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The Montana Supreme Court ruled Tuesday that the wife of a former W.R. Grace employee in Libby who died from asbestos-related disease isn't due any more money from the company's workers' compensation insurer because she already has been paid for all of his medical costs.

Christita Moreau, the wife of Edwin Moreau — who worked for W.R. Grace in Libby and died of lung cancer in 2009 — filed a workers' compensation claim for occupational disease benefits after his death. Transportation Insurance Co., W.R. Grace's workers' compensation insurer, initially denied liability but eventually paid most of Moreau's medical expenses.

It did not reimburse her for roughly $95,000 in expenses, saying those had already been paid by a fund created by W.R. Grace to pay for medical expenses for Libby asbestos victims.

Moreau maintained that Transportation Insurance owed her husband's estate for the medical costs, even though they already had been paid by another source. The Montana Workers' Compensation Court sided with the insurer, finding it was not obligated to pay any more money to her, a decision Moreau appealed to the Montana Supreme Court last year.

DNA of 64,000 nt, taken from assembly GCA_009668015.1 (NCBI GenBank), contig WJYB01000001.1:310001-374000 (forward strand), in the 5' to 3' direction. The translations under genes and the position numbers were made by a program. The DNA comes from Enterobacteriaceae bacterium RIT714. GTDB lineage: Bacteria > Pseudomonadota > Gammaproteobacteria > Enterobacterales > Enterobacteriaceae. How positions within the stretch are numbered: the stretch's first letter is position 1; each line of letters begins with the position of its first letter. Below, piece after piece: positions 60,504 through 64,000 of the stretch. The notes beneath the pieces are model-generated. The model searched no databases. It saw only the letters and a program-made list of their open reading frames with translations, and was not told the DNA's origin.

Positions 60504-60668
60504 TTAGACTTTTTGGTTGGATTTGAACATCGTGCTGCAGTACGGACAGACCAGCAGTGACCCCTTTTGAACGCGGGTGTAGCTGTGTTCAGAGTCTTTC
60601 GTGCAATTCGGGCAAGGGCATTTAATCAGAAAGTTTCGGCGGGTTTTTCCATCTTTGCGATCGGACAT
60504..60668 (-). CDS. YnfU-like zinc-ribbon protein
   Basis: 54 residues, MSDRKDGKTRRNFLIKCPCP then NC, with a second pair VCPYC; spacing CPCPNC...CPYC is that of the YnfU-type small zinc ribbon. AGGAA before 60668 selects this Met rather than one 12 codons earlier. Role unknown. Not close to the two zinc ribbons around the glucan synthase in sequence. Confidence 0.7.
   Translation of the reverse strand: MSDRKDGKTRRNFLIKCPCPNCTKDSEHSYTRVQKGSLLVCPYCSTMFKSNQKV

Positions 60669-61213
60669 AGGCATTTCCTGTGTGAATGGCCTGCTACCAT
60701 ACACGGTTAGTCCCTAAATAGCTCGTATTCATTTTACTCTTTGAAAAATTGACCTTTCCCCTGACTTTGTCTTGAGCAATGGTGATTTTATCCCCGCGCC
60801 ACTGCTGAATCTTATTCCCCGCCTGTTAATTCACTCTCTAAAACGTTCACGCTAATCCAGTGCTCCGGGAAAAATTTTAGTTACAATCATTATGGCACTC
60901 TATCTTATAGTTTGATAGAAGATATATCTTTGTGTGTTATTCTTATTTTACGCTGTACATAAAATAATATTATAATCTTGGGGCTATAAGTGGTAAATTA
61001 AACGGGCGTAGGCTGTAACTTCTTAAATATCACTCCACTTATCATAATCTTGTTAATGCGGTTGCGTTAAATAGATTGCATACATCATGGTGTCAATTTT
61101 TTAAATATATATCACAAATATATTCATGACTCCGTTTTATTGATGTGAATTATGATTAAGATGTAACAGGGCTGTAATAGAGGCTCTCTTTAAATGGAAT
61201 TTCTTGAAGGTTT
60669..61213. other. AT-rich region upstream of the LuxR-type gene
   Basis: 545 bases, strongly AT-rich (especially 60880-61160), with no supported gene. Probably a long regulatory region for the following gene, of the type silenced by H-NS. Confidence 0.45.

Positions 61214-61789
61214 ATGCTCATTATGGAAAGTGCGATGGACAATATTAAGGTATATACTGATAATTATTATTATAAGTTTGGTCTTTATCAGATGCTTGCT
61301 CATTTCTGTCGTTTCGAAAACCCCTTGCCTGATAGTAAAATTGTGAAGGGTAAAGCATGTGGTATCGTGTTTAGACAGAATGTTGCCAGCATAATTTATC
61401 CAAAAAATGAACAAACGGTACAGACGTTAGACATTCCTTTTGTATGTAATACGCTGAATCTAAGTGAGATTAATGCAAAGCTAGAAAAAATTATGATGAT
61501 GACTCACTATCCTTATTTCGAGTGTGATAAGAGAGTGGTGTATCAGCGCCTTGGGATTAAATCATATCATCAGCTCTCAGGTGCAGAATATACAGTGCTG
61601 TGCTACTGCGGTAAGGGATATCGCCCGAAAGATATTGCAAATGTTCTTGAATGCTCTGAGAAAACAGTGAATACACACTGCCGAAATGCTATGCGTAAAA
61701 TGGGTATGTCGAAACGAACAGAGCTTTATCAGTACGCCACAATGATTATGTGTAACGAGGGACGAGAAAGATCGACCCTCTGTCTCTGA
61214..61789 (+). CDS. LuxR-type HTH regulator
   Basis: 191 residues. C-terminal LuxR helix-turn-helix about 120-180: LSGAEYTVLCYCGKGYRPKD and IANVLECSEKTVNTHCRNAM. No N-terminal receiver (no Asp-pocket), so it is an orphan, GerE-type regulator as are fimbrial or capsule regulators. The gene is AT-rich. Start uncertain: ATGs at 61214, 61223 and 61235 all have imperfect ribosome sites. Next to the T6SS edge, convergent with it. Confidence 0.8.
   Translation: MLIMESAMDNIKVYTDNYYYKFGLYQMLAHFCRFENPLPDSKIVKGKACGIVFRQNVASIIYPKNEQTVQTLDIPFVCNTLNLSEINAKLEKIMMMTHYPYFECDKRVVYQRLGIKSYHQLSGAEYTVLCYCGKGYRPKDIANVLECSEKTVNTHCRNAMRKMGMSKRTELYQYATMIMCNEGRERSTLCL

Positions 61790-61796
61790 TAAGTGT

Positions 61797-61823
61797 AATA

In its Tuesday order, the high court affirmed the findings of the workers' compensation court. 

"Edwin and his Estate were entitled only to the medical benefits provided by the workers’ compensation statutes ... and there is no dispute that those benefits were provided," Chief Justice Mike McGrath wrote in his opinion.

In November, the Montana Supreme Court established a special court to handle asbestos-related lawsuits arising from vermiculite mining in Libby. 

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Law and Justice Reporter

Crime reporter for the Missoulian.